Attention business communicators and e-mail users: Although your high school English teacher is not looking over your shoulder, the rules of standard grammar and punctuation still apply. Yes, dear readers, that means a sentence begins with a capital letter and ends with a period in addition to all other normal punctuation, word spellings and verb/noun pairings.
“It is never acceptable to use anything other than correct grammar and punctuation in written, e-mail and verbal communications for business,” said Karen Lindsey-Lloyd, director of career services at Mississippi College. “With more and more of Gen Xers and Millennials using text messaging, we tend to think it’s okay to write and speak in a sort of short hand. It is not. Business professionals still seek clear and well-written communications because of the thousands of e-mails most people receive daily.”
Lisa Morgan is a former high school English teacher who now works with the Eagle Ridge Conference Center at Hinds Community College where she teaches computer applications to business and industry, including e-mail etiquette.
“The most common errors I see in written communications in the electronic age are the same ones I saw in the classroom — where does the comma go? What is subject verb agreement? How do I spell that word?” she said. “As such, I’m not sure the errors are a generational issue as much as they are a reflection of a ‘forgetting’ to adapt speech and writing to the appropriate time and place.”
For example, Morgan observes, you might jot down a quick note to a family member or scribble a grocery list with mistakes one day and write a perfectly punctuated memo the next. She says it’s okay to use abbreviations and emoticons when texting since every letter costs money, but you should be able to write an e-mail that is clear and grammatical when you’re at work.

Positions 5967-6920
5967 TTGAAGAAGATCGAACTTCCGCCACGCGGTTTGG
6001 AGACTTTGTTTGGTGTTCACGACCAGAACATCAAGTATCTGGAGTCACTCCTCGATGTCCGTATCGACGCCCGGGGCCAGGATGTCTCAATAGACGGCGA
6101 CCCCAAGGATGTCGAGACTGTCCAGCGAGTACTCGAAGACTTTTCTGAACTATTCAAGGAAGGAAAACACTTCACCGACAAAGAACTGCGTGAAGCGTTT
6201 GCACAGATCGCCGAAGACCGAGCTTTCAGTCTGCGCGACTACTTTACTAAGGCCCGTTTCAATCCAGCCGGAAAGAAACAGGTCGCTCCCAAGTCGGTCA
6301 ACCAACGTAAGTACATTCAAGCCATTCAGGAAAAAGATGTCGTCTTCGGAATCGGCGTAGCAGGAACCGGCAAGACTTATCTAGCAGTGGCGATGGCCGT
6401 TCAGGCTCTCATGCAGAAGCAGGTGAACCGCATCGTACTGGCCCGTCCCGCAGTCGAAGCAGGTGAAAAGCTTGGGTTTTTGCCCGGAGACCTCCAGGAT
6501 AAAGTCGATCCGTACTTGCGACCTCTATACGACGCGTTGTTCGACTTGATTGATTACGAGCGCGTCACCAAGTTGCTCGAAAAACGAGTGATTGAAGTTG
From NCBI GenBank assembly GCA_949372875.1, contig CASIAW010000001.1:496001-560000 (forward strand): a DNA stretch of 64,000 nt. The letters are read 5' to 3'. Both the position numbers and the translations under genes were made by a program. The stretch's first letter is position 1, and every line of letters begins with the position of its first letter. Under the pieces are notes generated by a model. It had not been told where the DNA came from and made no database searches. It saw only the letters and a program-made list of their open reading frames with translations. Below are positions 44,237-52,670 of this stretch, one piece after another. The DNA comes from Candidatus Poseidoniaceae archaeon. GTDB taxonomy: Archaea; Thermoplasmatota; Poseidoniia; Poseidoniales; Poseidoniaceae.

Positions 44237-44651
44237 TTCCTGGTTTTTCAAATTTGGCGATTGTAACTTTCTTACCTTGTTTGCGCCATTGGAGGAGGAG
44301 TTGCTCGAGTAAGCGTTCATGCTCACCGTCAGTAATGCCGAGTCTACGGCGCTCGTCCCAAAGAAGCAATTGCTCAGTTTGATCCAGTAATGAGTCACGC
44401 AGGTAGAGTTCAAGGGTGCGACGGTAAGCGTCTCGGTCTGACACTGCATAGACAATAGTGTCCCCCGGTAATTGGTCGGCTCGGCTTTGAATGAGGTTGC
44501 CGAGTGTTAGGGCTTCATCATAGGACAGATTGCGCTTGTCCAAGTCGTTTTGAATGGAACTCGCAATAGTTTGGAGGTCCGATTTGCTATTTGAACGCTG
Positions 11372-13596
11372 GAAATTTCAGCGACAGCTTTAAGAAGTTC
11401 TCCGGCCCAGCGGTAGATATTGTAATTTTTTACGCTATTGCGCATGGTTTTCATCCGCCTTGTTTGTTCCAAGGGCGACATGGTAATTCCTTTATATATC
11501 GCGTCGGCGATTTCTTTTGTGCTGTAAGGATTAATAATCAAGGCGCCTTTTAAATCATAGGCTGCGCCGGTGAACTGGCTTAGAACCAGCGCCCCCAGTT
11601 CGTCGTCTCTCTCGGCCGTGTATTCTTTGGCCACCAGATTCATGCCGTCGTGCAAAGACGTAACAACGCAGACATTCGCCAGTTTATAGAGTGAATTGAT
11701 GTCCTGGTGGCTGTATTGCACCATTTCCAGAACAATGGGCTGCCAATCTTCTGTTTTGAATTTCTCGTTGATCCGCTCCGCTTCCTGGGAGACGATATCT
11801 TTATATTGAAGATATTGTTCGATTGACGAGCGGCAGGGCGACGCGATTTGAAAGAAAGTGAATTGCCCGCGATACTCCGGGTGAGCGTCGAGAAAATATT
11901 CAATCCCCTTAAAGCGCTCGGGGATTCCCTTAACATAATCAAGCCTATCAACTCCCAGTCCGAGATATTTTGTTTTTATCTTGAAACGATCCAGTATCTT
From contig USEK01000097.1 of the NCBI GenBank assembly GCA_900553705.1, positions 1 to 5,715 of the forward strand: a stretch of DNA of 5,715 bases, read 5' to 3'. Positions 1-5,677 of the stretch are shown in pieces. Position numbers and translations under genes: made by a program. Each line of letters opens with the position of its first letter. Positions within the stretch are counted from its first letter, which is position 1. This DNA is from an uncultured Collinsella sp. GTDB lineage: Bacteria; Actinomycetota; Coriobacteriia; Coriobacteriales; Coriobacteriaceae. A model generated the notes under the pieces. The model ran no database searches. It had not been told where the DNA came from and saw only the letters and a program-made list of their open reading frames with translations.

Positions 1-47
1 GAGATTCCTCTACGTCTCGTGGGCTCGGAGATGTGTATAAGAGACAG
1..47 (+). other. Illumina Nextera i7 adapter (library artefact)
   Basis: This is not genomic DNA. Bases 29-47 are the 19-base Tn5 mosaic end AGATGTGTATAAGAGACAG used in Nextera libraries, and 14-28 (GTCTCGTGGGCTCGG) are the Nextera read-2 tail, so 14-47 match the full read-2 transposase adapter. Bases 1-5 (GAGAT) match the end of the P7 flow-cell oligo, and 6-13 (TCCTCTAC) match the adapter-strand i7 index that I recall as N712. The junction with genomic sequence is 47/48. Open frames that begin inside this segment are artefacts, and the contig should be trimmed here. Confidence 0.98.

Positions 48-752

“I’ve actually done a number of business communications classes in the past eight years that dealt with grammar word usage, kind of an English teacher’s revenge for all those students who didn’t really pay attention to English in high school because they knew they weren’t going to be English teachers!” she said. “I think that although people touted computers as the dawn of a paperless office, we’re seeing that computers and written communications still have a valid place in the office, and that written communication is as important, if not more important, than before.”
Lindsey-Lloyd stresses the importance of being aware that verbal and written communication are key indicators used to evaluate a person’s ability to do a job. “While academic credentials and experience are key, the way you write or speak says a lot about you,” she said. “It can make the difference between getting promoted or not, getting a job offer or not.”
Her business communication tips include the following:
• Do not rely only on one form of communication. Follow up with colleagues and employers, using both e-mail and voice mail.
• Be consistent and say the same thing in both places.
• Always leave your first and last names, phone number and the reason you’re calling when leaving a voice mail message.
• Avoid being overly detailed regarding why you’re calling.
• Avoid using abbreviations or text message shorthand for words in e-mails.
• Don’t rely on spell check; always read what you’ve written.
• Text only if you know the person well and they have given you permission to do so.
• Avoid clever or overly creative voice mail greetings.
• Avoid clever or overly creative e-mail addresses.
“In today’s society we have two forms of communication — the one we use socially and the one we use professionally,” she added. “It is always important to know which one to use and when to use it.”
Morgan finds that one of the advantages of computers and the technology available today is the increased use of written communication. “In my years of teaching English, I met few students who liked writing essays and the process of putting pen to paper,” she said. “The speed of typing and text messaging has probably increased the amount of writing most folks do.”
She thinks text messaging gets a bad rap for the use of abbreviations and symbols in place of whole words. “But I would imagine that a lot of those people who are using text messaging weren’t writers in the traditional sense in the first place,” she said.
Morgan tries to impress on students that the rules of written communication apply to any written word. “Especially in business, what you write is a reflection of you,” she said. “We think of e-mail and text messaging as being temporary. In many cases, the words are permanent. You never know where it is going to end up or who is going to see it and you should carefully keep in mind the impression you are creating of yourself.”
Contact MBJ contributing writer Lynn Lofton at firstname.lastname@example.org.